How non-voters can change the outcome of an election
Non-voters would play a pivotal role in the general election if they were to use their vote, analysis suggests.
The number of non-voters exceeded the number of votes cast for the winning party in more than half of UK constituencies in 2015.
The West Midlands dominates the top end of English constituencies where non-voters most outnumbered winning parties.
Northern Ireland had the most untapped potential from non-voters in the UK.
The Electoral Reform Society said many people feel their vote does not count.
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The BBC England Data Unit analysed the 2015 general election and found:
- Had all those unused or spoiled ballots translated into a vote for a party called None Of The Above, it would have won 340 out of the UK Parliament's 650 seats, because the number of non-voters in those areas was greater than the number cast for the winning party
- That is 10 more seats than the Conservatives actually won in 2015
- Had all the non-voters supported the second placed candidate, it would have changed the outcome in 602 constituencies
Three seats in Stoke-on-Trent, two in Birmingham, West Bromwich West and Walsall North all returned Labour MPs, yet between 13,000 and 17,000 more people failed to cast a valid vote than voted for the winner.
In some cases, the winning majority was small. In Walsall North, for example, Labour won in 2015 by less than 2,000 votes. Yet more than 30,000 eligible voters did not choose a candidate.
In the UK overall, Northern Ireland contained constituencies where the untapped potential of non-voters was even higher. In South Antrim, 18,960 more people did not vote than voted for the winning Ulster Unionist Party MP. East Londonderry and Upper Bann, won by the Democratic Unionist Party, also had about 17,500 more non-voters and spoiled papers each than votes for the winning MP.
Only in 48 constituencies would the number of non-voters and spoiled papers added to the second-placed candidate not have been enough to change the result.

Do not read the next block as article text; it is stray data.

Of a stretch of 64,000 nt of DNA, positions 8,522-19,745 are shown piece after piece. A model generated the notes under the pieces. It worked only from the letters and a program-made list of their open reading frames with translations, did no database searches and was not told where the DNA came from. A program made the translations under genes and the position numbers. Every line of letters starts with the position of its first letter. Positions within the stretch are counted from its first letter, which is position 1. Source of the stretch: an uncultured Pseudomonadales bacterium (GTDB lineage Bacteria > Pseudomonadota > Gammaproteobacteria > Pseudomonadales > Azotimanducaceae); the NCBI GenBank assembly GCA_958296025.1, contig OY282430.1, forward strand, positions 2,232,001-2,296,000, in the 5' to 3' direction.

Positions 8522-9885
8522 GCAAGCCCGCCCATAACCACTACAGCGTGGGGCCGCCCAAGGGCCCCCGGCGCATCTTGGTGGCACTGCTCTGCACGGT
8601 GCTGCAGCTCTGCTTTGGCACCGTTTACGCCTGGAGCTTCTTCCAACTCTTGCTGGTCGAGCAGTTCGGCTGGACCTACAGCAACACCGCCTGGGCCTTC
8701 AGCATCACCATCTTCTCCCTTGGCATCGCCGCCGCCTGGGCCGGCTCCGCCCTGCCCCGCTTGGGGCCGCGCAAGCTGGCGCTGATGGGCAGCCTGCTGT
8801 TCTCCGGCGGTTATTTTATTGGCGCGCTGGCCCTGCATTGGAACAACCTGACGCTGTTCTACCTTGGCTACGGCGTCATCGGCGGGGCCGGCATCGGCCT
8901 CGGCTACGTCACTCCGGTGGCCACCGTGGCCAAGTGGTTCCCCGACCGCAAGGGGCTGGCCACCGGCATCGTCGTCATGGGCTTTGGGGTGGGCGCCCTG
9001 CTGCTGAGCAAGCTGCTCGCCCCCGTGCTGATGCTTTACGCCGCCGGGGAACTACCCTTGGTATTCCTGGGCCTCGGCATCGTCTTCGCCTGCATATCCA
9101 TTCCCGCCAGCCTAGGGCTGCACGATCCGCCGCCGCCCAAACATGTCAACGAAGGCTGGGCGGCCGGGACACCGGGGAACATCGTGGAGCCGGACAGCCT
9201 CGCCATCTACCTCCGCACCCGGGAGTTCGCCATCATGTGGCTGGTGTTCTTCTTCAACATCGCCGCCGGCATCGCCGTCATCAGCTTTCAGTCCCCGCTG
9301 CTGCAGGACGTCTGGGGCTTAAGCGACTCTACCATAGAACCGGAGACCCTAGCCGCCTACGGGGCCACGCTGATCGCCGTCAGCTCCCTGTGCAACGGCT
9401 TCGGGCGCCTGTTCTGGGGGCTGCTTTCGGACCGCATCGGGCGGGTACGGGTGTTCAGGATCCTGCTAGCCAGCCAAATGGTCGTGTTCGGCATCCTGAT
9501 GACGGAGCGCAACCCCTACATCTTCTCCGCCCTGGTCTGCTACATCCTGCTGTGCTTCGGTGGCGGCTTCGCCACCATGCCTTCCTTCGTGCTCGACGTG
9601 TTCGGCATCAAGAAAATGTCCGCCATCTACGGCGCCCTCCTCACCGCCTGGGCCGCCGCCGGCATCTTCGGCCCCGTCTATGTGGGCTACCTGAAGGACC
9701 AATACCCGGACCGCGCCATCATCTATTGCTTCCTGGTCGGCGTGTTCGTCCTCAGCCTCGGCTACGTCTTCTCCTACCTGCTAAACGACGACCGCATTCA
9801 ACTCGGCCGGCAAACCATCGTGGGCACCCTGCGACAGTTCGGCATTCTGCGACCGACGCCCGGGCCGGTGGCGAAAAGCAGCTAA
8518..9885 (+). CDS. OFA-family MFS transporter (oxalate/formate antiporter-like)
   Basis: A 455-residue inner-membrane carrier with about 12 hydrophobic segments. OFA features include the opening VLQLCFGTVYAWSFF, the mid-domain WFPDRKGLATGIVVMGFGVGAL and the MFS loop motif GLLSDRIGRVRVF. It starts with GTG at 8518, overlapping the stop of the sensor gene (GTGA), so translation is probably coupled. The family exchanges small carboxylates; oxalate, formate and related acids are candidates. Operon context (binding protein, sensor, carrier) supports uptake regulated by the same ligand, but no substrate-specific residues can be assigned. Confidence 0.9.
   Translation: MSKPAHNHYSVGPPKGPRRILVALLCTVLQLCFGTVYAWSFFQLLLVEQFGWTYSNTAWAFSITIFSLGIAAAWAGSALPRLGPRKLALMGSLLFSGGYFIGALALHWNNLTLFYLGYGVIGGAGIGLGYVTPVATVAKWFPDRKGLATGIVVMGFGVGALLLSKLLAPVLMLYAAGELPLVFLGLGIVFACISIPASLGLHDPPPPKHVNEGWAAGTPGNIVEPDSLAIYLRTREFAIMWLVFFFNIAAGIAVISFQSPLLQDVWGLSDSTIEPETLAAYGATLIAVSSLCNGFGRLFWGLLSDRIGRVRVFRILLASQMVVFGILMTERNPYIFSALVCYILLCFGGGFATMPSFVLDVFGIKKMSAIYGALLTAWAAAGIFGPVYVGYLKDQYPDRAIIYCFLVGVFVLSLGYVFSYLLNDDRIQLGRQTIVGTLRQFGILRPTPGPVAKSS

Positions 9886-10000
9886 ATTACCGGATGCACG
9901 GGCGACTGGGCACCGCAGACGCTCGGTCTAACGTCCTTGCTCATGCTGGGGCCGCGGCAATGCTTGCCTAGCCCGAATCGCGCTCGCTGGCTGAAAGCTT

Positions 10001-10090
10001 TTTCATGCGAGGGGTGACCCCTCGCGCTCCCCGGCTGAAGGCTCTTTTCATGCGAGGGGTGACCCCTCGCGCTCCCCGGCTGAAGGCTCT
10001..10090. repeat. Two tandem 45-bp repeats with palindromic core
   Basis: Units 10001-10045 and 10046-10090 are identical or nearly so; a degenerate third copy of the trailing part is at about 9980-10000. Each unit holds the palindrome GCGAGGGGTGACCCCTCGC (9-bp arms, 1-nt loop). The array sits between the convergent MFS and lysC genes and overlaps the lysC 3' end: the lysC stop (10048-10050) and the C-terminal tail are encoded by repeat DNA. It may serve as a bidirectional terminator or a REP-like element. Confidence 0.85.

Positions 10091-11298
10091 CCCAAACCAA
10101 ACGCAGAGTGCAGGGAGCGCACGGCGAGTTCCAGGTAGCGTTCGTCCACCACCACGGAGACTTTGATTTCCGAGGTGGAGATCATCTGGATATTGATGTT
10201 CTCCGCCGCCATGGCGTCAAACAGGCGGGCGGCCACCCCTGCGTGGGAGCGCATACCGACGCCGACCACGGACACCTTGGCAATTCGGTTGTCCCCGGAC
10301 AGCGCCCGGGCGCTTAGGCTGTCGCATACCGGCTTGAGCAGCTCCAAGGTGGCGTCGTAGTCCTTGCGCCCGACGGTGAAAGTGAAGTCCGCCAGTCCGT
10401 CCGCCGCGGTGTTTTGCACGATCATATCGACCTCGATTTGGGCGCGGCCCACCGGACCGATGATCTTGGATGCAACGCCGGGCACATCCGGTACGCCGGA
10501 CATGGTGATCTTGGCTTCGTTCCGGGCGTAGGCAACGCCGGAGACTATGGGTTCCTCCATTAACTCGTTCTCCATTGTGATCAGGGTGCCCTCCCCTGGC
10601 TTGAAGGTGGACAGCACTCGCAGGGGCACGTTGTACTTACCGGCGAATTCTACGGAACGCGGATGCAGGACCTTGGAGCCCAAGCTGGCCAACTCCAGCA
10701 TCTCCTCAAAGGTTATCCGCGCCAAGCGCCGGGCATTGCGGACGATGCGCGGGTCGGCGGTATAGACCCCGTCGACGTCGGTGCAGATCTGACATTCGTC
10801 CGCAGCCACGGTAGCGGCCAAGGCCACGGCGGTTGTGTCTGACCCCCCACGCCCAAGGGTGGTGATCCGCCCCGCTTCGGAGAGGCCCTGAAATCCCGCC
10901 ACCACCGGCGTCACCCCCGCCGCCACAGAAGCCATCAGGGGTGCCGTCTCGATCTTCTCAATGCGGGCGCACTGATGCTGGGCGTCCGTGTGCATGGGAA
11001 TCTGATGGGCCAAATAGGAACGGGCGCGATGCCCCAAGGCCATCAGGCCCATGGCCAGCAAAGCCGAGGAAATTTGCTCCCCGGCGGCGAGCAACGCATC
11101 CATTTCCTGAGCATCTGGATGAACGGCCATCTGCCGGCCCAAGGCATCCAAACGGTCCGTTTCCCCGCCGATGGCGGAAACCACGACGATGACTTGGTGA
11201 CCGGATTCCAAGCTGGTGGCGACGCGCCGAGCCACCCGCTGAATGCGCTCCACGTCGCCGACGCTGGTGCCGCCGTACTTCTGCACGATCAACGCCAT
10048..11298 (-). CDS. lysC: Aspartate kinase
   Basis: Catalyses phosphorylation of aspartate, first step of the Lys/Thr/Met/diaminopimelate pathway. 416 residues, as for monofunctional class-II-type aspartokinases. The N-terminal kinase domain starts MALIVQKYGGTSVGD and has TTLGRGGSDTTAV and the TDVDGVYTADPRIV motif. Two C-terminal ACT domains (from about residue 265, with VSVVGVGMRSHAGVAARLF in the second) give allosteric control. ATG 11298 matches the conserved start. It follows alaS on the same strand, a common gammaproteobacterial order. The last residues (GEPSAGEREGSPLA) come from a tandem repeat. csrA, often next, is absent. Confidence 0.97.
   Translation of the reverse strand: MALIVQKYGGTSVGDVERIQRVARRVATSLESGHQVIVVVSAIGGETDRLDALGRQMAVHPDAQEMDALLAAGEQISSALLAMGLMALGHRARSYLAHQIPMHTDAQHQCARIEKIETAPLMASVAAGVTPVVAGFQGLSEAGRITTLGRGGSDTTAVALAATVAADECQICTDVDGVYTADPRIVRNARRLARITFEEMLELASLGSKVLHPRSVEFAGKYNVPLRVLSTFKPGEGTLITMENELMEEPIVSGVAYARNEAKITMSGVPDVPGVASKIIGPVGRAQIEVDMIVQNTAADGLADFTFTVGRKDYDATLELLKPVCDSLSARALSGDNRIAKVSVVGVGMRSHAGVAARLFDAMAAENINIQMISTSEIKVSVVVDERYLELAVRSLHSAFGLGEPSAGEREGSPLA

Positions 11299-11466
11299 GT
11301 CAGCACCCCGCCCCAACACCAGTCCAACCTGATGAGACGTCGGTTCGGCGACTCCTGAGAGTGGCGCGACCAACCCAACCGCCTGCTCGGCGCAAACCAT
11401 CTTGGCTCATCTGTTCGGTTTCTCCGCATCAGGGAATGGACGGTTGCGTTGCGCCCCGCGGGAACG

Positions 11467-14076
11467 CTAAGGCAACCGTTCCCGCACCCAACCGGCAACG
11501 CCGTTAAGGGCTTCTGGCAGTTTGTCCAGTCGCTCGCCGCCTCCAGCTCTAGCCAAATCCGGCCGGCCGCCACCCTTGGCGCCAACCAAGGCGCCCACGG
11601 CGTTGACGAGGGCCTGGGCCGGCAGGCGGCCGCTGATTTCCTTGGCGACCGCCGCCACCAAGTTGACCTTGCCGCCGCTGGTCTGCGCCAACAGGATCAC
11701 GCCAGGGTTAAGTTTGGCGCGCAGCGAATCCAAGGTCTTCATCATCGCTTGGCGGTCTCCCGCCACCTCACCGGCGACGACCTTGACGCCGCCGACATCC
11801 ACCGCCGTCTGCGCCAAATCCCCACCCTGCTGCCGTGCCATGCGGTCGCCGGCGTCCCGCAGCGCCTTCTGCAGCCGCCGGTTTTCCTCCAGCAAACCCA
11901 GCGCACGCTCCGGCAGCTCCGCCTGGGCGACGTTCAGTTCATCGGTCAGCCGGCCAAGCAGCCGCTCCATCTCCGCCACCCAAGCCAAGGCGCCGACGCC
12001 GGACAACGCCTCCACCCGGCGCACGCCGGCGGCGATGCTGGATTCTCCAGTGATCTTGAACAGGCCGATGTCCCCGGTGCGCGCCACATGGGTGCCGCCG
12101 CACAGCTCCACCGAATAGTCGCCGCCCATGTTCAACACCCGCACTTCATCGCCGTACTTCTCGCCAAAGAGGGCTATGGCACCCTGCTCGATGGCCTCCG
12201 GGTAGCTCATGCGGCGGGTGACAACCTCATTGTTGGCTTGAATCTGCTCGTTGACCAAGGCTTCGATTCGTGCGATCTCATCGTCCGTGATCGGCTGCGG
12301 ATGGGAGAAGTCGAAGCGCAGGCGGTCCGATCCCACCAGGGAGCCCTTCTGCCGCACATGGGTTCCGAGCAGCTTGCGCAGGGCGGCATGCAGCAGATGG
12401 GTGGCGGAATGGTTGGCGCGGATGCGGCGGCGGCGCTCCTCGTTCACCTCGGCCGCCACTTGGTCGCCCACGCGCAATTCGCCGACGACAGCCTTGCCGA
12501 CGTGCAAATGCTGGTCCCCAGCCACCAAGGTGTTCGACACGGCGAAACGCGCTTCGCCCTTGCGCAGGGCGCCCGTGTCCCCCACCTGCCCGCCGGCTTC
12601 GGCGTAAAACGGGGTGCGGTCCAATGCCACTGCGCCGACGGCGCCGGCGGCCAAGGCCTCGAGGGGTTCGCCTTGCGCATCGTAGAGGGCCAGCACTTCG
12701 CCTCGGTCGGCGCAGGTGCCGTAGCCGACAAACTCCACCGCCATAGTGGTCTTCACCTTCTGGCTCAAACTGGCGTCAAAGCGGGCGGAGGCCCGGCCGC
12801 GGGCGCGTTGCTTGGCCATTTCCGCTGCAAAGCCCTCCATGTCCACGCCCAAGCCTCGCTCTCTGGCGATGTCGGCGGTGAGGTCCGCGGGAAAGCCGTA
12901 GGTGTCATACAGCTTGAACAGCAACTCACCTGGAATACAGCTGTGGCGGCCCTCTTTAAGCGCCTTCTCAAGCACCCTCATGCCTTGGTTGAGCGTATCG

The seat safest from the untapped power of non-voters in 2015 was that of Theresa May, who went on to become prime minister in July 2016.
See the figures for your constituency on this interactive map.
Katie Ghose, the chief executive of the Electoral Reform Society, wants to see an end to the traditional "first past the post" voting system.
She said: "Despite our flawed voting system, it's vital that everyone gets out there and uses their hard-fought right to vote. Voting does make a difference, and wherever people are they should have their say. The point is to make the voice of voters even stronger.
"Nonetheless, we know that many people stay at home because they don't feel like their vote would count.
"And of course, millions voted for smaller parties where their votes simply didn't translate into representation. That has a huge impact on public faith in our democracy, and does Parliament and politics a huge disservice."
The first past the post system is seen by its supporters as simple, because the person with the most votes wins.
Former Prime Minister David Cameron, who campaigned against changing the voting system in 2011, described it as "cheap to administer and with little bureaucracy".
Simon Woolley, a director of campaign group Operation Black Vote, said: "A vote is more than just a choice. It's leverage. It's demanding the change you want to see. You cannot tell me that voting does not make a difference."